Publisher and editor Tracy Baim is making sure that stories about the struggles of Chicago’s gay rights activists from the 1920s to the present are not lost.
Baim, editor of a new book, Out and Proud In Chicago: An Overview of the City’s Gay Community, and publisher and managing editor of Windy City Media Group, spoke with the Elmhurst College community about gay rights advocates’ long, tough fight.
“Generations of Chicago gays and lesbians have grown up deprived of their evidence in history, denied role models and reinforcement for a positive self-image,” Baim, a 25-year media veteran, said.
“Unfortunately, much of our early history has been buried in the police reports, the medical logs or the more sensational newspaper accounts of previous generations.”
With her new book and website, chicagogayhistory.com, Baim ensures that the past voices of Chicago’s gay and lesbian community will be heard and preserved.
G.L.B.T. guest speaker
As the guest speaker for the third annual G.L.B.T. (Gay, Lesbian, Bisexual and Transgender) lecture sponsored by S.A.F.E. (Staff and Faculty for Equality), on October 12, Baim spent the day touring the campus, speaking to classes and dining with S.A.F.E. and S.A.G.E. (Straights and Gays for Equality) members before her presentation at the Schaible Science Center.
The day-long stay allowed the campus to benefit from the presenter’s rich knowledge of Chicago history, said Dr. Tamar Levinson, Elmhurst College’s co-chaplain, staff psychologist and faculty/staff S.A.F.E. advisor.
Baim told the audience she was warned early in her career that she would never succeed in journalism if she came out as a lesbian.
She has proven that person wrong. The newspaper she co-founded in 1985 has grown into the city’s largest gay and lesbian media group. She also manages four publications, a radio show and an online video channel. And while doing all that, she served as co-vice-chair of the 2006 Gay Games in Chicago, an event with 12,000 participants.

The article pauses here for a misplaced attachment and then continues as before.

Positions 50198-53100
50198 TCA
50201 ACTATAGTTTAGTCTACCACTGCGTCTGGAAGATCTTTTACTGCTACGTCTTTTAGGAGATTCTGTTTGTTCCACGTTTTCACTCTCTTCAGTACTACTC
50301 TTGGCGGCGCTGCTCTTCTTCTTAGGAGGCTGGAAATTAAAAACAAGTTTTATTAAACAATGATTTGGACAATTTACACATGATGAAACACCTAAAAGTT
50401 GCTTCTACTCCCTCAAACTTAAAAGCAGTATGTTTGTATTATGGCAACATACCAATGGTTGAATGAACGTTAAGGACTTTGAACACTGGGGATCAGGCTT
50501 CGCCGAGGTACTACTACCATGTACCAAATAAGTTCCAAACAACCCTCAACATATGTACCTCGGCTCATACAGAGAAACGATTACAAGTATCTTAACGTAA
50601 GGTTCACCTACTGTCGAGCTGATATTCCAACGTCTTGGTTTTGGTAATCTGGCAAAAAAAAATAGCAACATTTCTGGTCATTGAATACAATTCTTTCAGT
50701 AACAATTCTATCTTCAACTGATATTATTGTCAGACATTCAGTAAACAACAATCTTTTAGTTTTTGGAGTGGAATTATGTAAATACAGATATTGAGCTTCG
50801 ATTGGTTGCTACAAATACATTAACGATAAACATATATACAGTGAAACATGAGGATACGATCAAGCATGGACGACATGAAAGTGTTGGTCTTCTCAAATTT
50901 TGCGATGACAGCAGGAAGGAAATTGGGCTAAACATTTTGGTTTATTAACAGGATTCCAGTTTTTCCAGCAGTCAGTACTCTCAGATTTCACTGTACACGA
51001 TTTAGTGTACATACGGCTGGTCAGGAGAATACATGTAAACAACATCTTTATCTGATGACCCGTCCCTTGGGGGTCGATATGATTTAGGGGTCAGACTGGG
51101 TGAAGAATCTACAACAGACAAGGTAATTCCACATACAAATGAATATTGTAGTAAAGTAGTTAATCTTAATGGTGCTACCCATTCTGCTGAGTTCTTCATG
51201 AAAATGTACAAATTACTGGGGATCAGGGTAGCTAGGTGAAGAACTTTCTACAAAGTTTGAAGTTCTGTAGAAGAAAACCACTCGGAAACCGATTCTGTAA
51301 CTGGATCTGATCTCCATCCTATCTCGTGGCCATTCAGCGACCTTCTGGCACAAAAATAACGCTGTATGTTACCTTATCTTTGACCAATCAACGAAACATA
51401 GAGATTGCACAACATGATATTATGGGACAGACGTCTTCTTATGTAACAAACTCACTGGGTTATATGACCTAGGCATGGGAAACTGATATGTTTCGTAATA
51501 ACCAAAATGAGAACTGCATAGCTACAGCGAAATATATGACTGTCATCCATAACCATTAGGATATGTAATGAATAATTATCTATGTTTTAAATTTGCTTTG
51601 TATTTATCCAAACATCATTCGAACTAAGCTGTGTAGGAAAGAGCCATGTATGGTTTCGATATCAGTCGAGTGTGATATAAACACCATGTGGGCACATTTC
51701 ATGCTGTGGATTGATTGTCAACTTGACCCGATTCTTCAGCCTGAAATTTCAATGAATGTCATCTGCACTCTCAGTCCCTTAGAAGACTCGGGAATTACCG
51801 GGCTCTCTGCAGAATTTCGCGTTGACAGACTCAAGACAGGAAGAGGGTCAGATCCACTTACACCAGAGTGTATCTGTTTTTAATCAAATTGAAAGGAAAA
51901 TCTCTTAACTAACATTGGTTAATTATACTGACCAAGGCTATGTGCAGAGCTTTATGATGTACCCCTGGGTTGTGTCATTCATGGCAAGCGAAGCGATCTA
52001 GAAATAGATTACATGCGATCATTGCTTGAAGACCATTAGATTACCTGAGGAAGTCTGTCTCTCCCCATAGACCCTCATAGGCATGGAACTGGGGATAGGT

Baim’s newest project, the chicagogayhistory.com web site, wasn’t a planned effort.
“I was exhausted from the Games and was inspired by the people older than me,” Baim said. “I knew many of them were dying and their memories were fading, I thought I would get re-inspired by interviewing them and it ballooned from there.”
Oral histories of gay activists
The website features unedited oral histories—though she joked sometimes people wanted to alter what they said—from those who lived through the events that define gay Chicago. The online history project grew into a book—which was designed as a companion to the WTTW film, Out and Proud in Chicago.
Many writers focus on the coasts when talking about G.L.B.T. history, Baim said, but there’s a lot to say about Chicago and Illinois. She said Illinois has been responsible for a number of firsts when it comes to gay rights:
The city was home to the Society for Human Rights, the earliest documented homosexual emancipation organization in the United States; Illinois was the first state to repeal sodomy laws in 1961; and Chicago was the first city in which a gay group of African Americans marched in an African-American parade.
But Baim was quick to point out that Chicago isn’t solely responsible for the progress. “We talk about Chicago’s gay movement but it was never just Chicago that was moving. There was significant suburban participation,” she said.
Baim’s lecture covered a wide range of issues, including the growing popularity of gay bars—and subsequent raids—that lasted from the 1950s to the 1970s; the protests that united the community when anti-gay activist Anita Bryant came to town in 1977; the devastation of AIDS and rise of activism in the 1980s; and the outpouring of support for Rev. Greg Dell, who was relieved of his duties from the Broadway United Methodist Church in 1998 when he performed a union ceremony for two gay men.
Talking about the present, Baim is hopeful about President Obama’s commitment to the gay community, but noted he has a tough road ahead. “We are a difficult community to serve,” she said, “we are divided internally and so many issues are important.”
One important issue making headlines is marriage.
“I find the marriage issue fascinating because it’s one that pulls all of the other issues behind it. It used to be military or hate crimes or equal employment, but once marriage entered the equation . . . mainstream politicians were suddenly okay with civil unions. We are much closer to getting hate crimes and military issues resolved because of marriage,” she said.
Baim closed her discussion addressing a question central to her latest project: What will happen to journalism?
Looking back at her career, she said people will have to adapt to survive. Her website and book show the connections that can be made between traditional and online media—and illustrate why it is important to share stories, no matter what the medium.
By Libby Lowe